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WATCH: Woman Who Lied About Rape Appears to Roll Her Eyes As She’s Sentenced


Nikki Yovino, the 19-year-old Connecticut college student who admitted that she made up allegations that she was raped, appeared to roll her eyes during her sentencing hearing on Thursday. However, her attorney is contesting any characterization of his client as unremorseful and says her body language is being misinterpreted.

You can see some of the raw video from the proceeding in the player above.

Yovino was sentenced Thursday to one year behind bars after pleading guilty to two counts of falsely reporting an incident in the second degree and one count of interfering with officers. She had originally been charged with felony tampering with evidence and misdemeanor falsely reporting an incident. The plea agreement allowed Yovino to avoid the more serious felony charge while still serving time behind bars. The plea also avoided the chance that the more risky felony charge would have been reversed on appeal.

Yovino, a Long Island native, accused two football players of attacking her in an off-campus bathroom near Sacred Heart University in Bridgeport, Conn., in the fall of 2016. She later said that she lied about being raped so that a male love interest would feel sympathy for her.

During Thursday’s sentencing, an attorney for the former athletes, Frank Riccio, read a statement from one of the athletes. The other athlete appeared in open court to face Yovino directly. The statements said both men’s lives had been turned upside down by the false accusation. One of the men described the process as a roller coaster. Yovino accused them, then admitted it was a lie, then said she wouldn’t take a plea, then said she would enter a plea.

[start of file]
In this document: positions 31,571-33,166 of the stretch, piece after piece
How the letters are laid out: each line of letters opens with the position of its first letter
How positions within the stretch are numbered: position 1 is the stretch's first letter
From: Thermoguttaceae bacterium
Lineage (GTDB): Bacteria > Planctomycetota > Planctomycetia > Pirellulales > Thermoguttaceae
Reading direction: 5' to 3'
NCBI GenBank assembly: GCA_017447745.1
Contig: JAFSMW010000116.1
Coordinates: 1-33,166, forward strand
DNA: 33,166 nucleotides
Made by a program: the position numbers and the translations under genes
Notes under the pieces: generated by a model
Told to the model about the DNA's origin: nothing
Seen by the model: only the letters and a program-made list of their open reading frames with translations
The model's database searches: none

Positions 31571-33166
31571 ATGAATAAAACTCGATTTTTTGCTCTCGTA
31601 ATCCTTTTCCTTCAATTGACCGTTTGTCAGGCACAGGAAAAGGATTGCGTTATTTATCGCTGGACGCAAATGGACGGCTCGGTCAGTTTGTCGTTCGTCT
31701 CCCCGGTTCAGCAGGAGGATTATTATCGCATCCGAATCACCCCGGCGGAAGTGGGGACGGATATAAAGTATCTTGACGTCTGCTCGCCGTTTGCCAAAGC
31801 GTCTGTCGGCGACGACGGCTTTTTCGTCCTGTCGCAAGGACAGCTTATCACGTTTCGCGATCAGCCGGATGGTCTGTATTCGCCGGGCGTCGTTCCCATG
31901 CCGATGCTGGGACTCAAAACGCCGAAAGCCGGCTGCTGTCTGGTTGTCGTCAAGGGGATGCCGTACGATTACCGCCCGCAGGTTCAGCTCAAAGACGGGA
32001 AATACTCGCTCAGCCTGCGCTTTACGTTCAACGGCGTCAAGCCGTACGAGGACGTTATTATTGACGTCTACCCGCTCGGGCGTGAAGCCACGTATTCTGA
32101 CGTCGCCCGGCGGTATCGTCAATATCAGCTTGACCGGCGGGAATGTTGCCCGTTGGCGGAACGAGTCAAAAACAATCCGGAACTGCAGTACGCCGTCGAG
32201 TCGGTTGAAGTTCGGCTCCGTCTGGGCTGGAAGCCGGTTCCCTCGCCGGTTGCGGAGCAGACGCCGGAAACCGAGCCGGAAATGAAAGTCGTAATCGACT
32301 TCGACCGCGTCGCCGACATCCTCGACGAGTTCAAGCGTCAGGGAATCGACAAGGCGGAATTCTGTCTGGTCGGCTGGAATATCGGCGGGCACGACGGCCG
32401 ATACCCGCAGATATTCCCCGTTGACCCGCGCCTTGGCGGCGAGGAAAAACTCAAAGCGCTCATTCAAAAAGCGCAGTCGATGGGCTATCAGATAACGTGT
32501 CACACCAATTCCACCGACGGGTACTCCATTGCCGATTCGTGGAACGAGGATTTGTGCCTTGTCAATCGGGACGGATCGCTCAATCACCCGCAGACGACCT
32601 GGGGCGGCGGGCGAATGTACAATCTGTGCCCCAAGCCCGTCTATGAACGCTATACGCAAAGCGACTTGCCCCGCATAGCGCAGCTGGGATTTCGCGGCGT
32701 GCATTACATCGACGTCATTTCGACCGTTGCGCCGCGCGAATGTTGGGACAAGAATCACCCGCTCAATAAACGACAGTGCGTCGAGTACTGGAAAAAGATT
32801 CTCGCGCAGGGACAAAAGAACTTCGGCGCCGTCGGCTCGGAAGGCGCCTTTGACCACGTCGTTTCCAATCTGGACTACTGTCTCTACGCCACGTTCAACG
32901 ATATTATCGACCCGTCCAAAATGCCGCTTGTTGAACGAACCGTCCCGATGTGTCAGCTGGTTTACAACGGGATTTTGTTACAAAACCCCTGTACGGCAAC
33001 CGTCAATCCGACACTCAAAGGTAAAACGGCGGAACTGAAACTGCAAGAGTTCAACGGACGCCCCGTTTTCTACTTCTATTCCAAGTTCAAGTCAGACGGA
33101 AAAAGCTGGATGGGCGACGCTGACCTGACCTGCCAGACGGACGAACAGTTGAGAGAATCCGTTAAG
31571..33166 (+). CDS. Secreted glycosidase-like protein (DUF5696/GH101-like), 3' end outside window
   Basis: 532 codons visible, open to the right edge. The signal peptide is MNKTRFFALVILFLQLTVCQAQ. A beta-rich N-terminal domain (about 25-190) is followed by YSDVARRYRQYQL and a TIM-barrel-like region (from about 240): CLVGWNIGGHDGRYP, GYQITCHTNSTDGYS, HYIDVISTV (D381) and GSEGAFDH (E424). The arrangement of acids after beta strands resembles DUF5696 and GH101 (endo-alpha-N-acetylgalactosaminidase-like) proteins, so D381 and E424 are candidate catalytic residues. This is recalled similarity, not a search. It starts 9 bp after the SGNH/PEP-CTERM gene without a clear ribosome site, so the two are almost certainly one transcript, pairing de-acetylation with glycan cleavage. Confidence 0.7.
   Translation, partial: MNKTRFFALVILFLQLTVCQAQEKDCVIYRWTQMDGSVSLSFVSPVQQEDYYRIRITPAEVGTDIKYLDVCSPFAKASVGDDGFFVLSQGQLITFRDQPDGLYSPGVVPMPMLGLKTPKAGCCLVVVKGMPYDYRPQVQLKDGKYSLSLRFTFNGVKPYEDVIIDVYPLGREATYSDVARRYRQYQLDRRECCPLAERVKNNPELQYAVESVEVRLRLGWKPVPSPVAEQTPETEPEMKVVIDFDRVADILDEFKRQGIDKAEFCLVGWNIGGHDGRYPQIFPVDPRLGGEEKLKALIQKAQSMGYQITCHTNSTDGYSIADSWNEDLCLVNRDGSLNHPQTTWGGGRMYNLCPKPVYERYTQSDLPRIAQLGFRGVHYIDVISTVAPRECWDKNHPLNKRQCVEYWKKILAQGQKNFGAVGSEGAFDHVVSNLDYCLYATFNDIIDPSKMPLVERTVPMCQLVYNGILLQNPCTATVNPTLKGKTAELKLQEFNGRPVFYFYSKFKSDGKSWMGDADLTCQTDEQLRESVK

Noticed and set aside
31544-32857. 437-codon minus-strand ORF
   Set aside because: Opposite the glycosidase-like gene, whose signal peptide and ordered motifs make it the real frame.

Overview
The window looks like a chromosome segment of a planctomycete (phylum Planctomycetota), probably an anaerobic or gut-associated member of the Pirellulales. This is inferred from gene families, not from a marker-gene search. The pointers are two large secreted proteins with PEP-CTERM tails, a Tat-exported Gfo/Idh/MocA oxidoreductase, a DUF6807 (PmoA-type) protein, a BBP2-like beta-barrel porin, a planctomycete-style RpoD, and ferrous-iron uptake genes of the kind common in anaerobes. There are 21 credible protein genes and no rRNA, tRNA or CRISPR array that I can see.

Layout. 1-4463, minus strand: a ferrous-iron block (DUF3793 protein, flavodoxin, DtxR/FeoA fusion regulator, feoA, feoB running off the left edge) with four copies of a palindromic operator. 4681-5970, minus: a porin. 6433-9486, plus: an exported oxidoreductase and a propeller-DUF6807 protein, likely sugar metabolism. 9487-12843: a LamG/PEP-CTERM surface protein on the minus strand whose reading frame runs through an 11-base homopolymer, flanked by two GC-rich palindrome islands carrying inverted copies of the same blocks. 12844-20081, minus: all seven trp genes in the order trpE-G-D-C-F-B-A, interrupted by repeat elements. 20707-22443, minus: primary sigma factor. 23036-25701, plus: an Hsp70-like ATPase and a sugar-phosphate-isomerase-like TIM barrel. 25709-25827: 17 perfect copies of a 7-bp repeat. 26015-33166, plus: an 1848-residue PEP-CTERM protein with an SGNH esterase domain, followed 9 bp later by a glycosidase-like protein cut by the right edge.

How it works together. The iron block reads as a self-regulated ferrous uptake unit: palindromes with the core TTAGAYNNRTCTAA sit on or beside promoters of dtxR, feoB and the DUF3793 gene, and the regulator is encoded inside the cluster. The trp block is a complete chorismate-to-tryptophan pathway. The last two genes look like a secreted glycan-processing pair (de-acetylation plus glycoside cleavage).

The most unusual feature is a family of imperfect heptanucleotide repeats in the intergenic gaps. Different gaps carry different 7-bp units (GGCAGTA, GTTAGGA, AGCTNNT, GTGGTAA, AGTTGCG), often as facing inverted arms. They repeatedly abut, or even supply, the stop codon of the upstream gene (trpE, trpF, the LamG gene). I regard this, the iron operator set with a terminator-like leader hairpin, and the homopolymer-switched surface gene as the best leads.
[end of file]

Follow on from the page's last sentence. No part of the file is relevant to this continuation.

Riccio later said the former athletes were moving forward with a civil suit against Yovino.

Yovino’s attorney, Ryan O’Neill, told reporters that “this was a difficult day for Nikki and her family,” that the punishment was “serious,” and that “her willingness to accept [the] plea deal reflects her accountability for what happened.” When asked by Law&Crime‘s Aaron Keller about Yovino appearing to roll her eyes during sentencing, O’Neill said, “she was not.”

O’Neill later noted that the judge neither commented on nor reprimanded his client’s behavior. He said his client’s body language was nothing more than that of a nervous young woman trying to keep her hair out of her face while standing for a lengthy time in restraints in a court of law. O’Neill further said it was unfair to characterize Yovino’s behavior as defiant and noted that Yovino’s demeanor was consistent throughout the hearing, including during times when more innocuous matters were being discussed. That, he said, suggested that she was not reacting negatively to the more serious statements which were being levied against her, including by the victims and by the judge.

Both of the former athletes lost scholarships due to the false accusations, several sources close to the case told Law&Crime. One of the two left college altogether. Another was said to have been trying to pay his own way through college.

At one point during prior proceedings, Yovino claimed that she never told police she was sexually assaulted in the first place.

The Connecticut Post reported on Yovino’s surprising reversal months back when she testified that she didn’t tell police she was assaulted in a bathroom.

“No, I never said I was sexually assaulted,” she said, adding “I never told [the detective] I was sexually assaulted. I told him that something happened in the bathroom at the party with these two guys, that I didn’t want to happen.”

Assistant State’s Attorney Emily Trudeau reacted with surprise, asking, “You never told law enforcement you were sexually assaulted?”

Yovino denied that she did, even though her attorney, O’Neill, is on record arguing that “these two young men did things to her that were a sexual assault and were against her will.”

Aaron Keller contributed to this report.

[Image via the Law&Crime Network.]

[Editor’s note:  This piece has been updated several times with additional video and details.  It now contains the raw video of the proceeding from the Law&Crime Network.]

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Matt Naham is the Senior A.M. Editor of Law&Crime.